A novel quantification of the relationship between blood sugar and stress / Y.J. Chen
The rapid growth of biotechnology has promoted industries to harness the market in the field of human energy systems. A growing literature of research has linked human energy systems to weight loss, major diseases or illnesses. In our modern society, the general public is exposed to everyday stress, which often results in the development of chronic stress. Therefore, stress becomes an important area of medicine. It has been postulated that suppressing these physiological responses may help in disease prevention. Consequently, there is an urge for defining a model integrating stress with the human energy model. Over the past decades, a large amount of research has been put forward in defining the physiological responses or changes when an individual experiences psychological or environmental changes such as interpersonal dysfunction, traumatic experiences and diseases. Interestingly, it reveals that blood glucose fluctuation tends to be the end product of most psychological or physiological stressors. The blood glucose system is one of the major subsystems of the complete metabolic fuel system in humans. In this study, an empirical model and procedure for the derivation of the model due to various psychological influences on the human energy system are presented. This study can be divided into two main sections. An overview of a previously developed unit (ets: equivalent teaspoon sugar) for blood glucose quantification is given in the first section. Stress quantification methods are derived in the second section and a link between these methods and ets is drawn. A verification study of the derived model is also presented in the second section. Stress can be divided into physiological stress and psychological stress. Between the two types of stress, a generalised model based on studies of physiological stress has been drawn and accepted by the public. However, the generalised model does not account for psychological stress. Evidence shows that depending on the specific nature of a stressful circumstance, it can cause different activations of central circuits leading to the release of different neurotransmitters. However, these neurotransmitters have a common effect of increasing blood glucose concentrations. A substantial amount of literature shows that, when stress involves mental effort, epinephrine (EPI) is the main endocrine response. However, stress that does not require mental effort mainly induces cortisol release. The response models for different types of stress were derived using these relations. Furthermore, it is known that prolonged stress may lead to the development of disease. Several studies have used this observation and associated chronic stress with the relative risk factor of cardiovascular disease (CVD). Previously, different quartiles of risk factors for CVD have been related to blood glucose energy and ets expenditure. This link was further utilised to quantify chronic stress in this study. Increases in either of the two endocrine concentrations have been shown to raise the blood glucose level. In order to demonstrate the benefits of applying the ets concept, the cortisol and epinephrine responses were further quantified using the new glucose quantification method, the equivalent teaspoon sugar (ets) concept. The models derived in this study were verified against measured data. The models reveal a strong agreement with the measured data and therefore support the feasibility of these quantification methods. In conclusion, a link does exist between blood glucose energy and stress, and the highly accurate models derived for this association may serve as an adjunct tool for glycaemic control and stress management.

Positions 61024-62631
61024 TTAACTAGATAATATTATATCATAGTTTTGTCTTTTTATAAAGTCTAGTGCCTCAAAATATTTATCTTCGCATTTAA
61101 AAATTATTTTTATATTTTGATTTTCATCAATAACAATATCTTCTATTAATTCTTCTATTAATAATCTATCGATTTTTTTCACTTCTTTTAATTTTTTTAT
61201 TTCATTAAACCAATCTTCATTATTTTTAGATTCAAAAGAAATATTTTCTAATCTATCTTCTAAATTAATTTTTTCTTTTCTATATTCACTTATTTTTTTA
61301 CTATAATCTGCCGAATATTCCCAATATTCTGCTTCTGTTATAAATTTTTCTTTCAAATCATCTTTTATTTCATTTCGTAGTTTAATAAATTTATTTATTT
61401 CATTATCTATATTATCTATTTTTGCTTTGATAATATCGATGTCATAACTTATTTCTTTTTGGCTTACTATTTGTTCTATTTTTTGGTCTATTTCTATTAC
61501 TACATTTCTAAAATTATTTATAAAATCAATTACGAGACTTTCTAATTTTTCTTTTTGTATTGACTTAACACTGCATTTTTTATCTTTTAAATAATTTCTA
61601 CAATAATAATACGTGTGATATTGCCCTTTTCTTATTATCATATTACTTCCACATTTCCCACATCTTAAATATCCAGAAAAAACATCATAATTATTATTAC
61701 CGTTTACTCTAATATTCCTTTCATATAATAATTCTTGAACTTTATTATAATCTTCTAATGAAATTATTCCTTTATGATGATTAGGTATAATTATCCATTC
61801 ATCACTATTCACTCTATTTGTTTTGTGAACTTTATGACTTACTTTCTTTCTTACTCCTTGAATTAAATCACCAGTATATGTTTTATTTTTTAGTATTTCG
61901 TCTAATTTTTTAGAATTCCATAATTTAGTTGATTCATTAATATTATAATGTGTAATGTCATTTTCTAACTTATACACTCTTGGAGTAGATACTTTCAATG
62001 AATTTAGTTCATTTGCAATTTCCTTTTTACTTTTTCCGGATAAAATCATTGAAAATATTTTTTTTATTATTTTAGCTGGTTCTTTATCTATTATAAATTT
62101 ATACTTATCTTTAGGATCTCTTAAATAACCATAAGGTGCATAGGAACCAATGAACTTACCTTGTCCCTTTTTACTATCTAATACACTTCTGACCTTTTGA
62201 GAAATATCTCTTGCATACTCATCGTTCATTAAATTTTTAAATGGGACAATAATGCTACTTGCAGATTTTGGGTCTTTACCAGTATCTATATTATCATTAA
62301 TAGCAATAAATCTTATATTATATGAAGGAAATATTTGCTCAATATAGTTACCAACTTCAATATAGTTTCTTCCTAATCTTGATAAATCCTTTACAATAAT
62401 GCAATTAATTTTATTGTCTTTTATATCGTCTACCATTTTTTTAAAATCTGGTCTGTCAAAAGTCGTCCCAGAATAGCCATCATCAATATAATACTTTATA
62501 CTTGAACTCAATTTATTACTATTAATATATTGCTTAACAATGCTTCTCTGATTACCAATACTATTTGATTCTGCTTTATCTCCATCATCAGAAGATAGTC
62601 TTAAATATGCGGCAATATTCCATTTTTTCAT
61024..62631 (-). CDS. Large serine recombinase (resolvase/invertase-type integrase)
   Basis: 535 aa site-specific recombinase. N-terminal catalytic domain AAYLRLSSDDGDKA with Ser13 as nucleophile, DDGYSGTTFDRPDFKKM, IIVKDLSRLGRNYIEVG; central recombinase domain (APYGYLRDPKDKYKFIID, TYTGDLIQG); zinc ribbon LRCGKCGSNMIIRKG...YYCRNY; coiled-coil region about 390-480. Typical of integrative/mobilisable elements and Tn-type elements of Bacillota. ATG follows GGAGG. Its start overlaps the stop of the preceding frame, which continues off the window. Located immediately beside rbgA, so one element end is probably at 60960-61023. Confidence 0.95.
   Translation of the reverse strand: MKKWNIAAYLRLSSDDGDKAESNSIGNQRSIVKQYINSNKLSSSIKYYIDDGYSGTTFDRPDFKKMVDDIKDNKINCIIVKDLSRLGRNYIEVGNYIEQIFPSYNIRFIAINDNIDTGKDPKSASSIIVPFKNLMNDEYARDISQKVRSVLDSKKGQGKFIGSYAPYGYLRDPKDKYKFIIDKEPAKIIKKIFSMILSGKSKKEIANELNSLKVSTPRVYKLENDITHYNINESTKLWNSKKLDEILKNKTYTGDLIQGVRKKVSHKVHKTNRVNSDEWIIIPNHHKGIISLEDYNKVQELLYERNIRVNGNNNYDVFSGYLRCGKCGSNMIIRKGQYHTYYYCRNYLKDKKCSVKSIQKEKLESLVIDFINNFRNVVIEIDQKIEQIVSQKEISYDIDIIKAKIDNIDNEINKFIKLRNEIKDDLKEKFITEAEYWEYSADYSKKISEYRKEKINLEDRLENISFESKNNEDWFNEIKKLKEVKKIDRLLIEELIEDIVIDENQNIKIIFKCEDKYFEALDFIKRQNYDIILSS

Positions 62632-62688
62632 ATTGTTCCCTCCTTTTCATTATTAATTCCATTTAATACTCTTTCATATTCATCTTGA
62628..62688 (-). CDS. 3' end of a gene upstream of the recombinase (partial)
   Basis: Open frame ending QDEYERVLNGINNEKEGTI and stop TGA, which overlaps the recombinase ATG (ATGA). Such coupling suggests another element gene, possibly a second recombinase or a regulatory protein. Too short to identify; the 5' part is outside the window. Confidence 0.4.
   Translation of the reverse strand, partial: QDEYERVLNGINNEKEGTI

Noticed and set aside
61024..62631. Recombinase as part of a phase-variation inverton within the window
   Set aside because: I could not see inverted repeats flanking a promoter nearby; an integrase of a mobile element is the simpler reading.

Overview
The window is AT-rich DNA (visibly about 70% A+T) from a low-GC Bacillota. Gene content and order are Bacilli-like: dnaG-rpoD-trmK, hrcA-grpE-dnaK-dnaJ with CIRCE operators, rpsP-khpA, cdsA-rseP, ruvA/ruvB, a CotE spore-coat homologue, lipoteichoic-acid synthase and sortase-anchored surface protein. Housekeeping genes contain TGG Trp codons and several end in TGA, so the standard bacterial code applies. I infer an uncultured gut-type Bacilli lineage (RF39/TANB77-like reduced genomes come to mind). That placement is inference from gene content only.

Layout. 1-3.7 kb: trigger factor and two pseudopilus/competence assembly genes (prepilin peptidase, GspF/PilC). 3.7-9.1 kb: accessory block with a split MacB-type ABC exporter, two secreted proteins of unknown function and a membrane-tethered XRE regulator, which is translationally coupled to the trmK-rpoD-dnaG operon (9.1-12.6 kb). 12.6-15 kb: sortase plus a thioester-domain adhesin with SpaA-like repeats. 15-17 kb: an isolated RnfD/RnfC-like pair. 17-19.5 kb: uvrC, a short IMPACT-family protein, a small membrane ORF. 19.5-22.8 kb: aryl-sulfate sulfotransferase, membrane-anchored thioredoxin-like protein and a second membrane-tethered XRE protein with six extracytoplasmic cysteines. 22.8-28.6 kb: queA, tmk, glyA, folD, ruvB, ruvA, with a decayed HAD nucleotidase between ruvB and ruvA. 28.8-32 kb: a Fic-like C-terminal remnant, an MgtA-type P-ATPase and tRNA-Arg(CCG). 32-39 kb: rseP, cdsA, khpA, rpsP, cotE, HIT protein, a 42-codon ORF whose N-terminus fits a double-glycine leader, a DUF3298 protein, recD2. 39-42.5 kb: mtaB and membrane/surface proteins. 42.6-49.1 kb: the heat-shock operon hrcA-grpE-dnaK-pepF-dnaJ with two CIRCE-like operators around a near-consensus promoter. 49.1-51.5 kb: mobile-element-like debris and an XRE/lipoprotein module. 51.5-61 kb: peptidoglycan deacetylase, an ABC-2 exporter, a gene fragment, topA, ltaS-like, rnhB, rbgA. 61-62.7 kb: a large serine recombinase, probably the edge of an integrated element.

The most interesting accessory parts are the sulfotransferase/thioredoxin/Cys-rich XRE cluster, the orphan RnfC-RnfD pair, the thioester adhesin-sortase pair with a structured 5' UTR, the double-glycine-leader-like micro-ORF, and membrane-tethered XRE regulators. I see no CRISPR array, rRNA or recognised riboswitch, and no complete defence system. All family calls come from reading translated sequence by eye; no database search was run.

- ETD@PUK